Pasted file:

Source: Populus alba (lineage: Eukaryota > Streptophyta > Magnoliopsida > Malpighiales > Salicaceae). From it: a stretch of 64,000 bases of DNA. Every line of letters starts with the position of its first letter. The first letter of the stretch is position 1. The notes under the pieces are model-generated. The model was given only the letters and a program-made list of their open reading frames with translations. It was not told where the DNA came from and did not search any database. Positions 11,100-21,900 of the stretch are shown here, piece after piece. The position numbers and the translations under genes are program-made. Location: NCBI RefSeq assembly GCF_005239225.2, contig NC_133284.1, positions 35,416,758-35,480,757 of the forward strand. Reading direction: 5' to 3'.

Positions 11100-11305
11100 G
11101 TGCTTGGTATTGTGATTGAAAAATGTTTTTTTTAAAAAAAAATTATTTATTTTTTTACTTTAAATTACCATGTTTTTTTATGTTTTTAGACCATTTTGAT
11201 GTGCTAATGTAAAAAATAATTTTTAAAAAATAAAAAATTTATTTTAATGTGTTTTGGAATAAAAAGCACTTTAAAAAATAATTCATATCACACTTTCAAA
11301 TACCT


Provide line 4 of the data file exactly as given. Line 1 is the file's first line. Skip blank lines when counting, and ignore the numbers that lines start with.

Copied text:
11101 TGCTTGGTATTGTGATTGAAAAATGTTTTTTTTAAAAAAAAATTATTTATTTTTTTACTTTAAATTACCATGTTTTTTTATGTTTTTAGACCATTTTGAT